How to know when it's time to face your debt
And, what to do to pay it off and move on
As a society, we shoulder a mountain of debt. Many individuals have so much debt that it keeps them from having money for emergencies or being able to fund long-term goals like retirement and their children’s education. In this current environment, we may be collectively asking ourselves a lot of questions about what it means to have too much debt, and what we can do about it.
Let’s break some of these questions down.
The question that is easiest to start with is: How much debt is too much? Ask yourself some straightforward questions to find the answer: Are you currently paying for living expenses with a credit card? Are you only making minimum payments? Do you feel strapped for cash all the time?
While it may be scary to look when you’re unsure of your financial situation, you have a problem if you don’t know what you owe. You might be facing bigger issues still if you find yourself needing to consistently borrow money from friends or family in order to pay bills.
In times where everything is uncertain, it’s critical that you ask yourself if your debt level is causing you intense anxiety. Signs of this can be losing sleep, not being as efficient at work, being cranky with friends and family, and excessive drinking or indulging in any medication so you don't have to think.
When you have no or very little savings, things can worsen. It’s recommended that a single person, or family with one income, has six months of spending in cash in case of an emergency. A two-income family may be able to get by with three months spending in the bank, but if two people work for the same company or in the same industry you may need to maintain a six-month cushion. It is best to keep this cushion in easy-to-access savings accounts.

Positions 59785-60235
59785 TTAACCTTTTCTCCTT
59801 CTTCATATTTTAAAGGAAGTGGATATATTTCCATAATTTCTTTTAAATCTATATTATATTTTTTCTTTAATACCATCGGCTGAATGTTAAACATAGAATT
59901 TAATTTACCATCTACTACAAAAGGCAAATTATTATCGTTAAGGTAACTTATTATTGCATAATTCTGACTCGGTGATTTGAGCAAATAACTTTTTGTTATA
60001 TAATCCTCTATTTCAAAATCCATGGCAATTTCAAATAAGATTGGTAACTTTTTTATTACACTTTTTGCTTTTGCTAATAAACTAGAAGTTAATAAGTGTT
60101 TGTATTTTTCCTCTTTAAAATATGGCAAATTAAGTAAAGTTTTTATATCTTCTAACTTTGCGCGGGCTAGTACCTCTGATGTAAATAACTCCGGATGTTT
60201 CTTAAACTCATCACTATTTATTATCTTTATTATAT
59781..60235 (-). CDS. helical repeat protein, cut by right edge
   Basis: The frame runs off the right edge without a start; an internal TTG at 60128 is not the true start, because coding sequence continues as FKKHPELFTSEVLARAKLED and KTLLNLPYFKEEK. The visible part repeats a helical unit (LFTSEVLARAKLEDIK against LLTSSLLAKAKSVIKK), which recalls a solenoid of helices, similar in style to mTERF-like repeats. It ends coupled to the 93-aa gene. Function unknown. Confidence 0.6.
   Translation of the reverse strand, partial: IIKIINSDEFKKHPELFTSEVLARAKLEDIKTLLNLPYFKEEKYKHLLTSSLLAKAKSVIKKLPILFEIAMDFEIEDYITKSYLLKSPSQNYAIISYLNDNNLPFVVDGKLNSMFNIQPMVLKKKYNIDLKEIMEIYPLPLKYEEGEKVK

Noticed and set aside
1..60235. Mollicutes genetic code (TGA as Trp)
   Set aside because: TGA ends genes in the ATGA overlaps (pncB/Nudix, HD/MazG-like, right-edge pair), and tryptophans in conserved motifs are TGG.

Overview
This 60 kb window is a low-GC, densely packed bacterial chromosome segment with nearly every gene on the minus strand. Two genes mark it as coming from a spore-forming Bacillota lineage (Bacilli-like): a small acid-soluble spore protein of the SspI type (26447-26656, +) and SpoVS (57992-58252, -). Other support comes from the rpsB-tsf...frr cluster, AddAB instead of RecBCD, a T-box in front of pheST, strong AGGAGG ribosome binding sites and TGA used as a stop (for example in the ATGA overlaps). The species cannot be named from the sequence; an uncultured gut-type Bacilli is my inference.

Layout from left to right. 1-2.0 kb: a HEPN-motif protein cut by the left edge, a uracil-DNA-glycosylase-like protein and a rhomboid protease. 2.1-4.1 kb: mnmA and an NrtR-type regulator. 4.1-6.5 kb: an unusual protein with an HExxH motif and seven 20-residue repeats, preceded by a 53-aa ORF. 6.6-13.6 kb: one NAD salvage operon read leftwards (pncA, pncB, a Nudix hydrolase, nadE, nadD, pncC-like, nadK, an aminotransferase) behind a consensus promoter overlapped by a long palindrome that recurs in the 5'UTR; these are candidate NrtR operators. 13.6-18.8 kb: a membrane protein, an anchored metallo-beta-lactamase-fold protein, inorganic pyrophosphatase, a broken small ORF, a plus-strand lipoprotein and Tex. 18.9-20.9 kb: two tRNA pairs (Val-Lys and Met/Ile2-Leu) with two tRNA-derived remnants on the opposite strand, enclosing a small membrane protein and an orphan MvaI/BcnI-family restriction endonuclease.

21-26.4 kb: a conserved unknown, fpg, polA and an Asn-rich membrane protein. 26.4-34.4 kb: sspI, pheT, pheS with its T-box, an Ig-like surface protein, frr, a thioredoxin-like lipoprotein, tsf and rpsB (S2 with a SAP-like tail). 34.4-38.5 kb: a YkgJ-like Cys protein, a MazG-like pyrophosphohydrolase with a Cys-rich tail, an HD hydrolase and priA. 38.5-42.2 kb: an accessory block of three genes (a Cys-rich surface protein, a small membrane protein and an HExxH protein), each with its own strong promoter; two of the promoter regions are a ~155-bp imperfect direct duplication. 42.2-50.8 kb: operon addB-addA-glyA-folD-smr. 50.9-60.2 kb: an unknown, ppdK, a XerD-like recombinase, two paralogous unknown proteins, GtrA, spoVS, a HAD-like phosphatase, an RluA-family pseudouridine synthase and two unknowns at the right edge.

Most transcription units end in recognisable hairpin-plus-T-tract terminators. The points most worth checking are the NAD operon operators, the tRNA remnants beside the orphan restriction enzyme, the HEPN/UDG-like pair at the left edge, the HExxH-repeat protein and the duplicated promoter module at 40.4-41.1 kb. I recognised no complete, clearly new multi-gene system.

Once you’ve determined that you have too much debt, you can move on to correcting the problem.
Step one is to admit you have a problem. Then, set goals that will solve the current problem and to help prevent it from happening again. Start by listing all your credit balances including your mortgage, student loans, credit cards, car loans — everything. You need to know precisely how much you owe. Consumer and student loan debt should be your priority to pay off, but you still need to know if your mortgage is too big and you’re limiting your ability to live like you want to.
Next up is developing a plan. This plan will involve reducing overall spending — perhaps drastically — to put money toward paying off debt. This can be hard and requires dedication, and it involves a major reassessment of how you live and how you spend your money.
Once you have the list of debts, you can start with what’s known as the snowball method. Start by paying off the smallest balance and paying as much as you can until it’s paid off, then go onto the next one and so forth.
You should celebrate each debt you pay off.
Something important to remember is that though our society might signal certain easy ways out, there is no such thing. Some examples include refinancing your mortgage to include your debt, or to get a "no interest" credit card to make the carrying cost smaller and easier to pay off.
Will either of these options work? Probably not and you won’t have learned anything about managing debt. You might be able to get away with it once or even twice, but eventually your home equity will be used up and your no interest credit card will have interest. Worst of all, you’ll still be in debt.
The final step is to develop a realistic budget based on your income. By developing a budget, you begin to understand your take-home pay, your monthly obligations and what you can afford to spend. Work with your spouse each month to determine how the income will be allocated for living expenses and debt repayment. Develop some goals and make a habit of looking at the end of the month and see what you did right and, more importantly, what you did wrong.
What’s the payoff? You’ll be able to stop worrying about your finances, you’ll be able to afford to save for your long-term goals and you’ll be happier. And, if you ever find yourself in a pinch, you’ll know how to handle it.
Disclosure: The opinions voiced in this material are for general information only and are not intended to provide specific advice or recommendations for any individual. Please consult your financial advisor regarding your specific situation.
Teresa R. Sanders, MBA, RICP, CFP, is a partner at Aspen Wealth Management, Inc.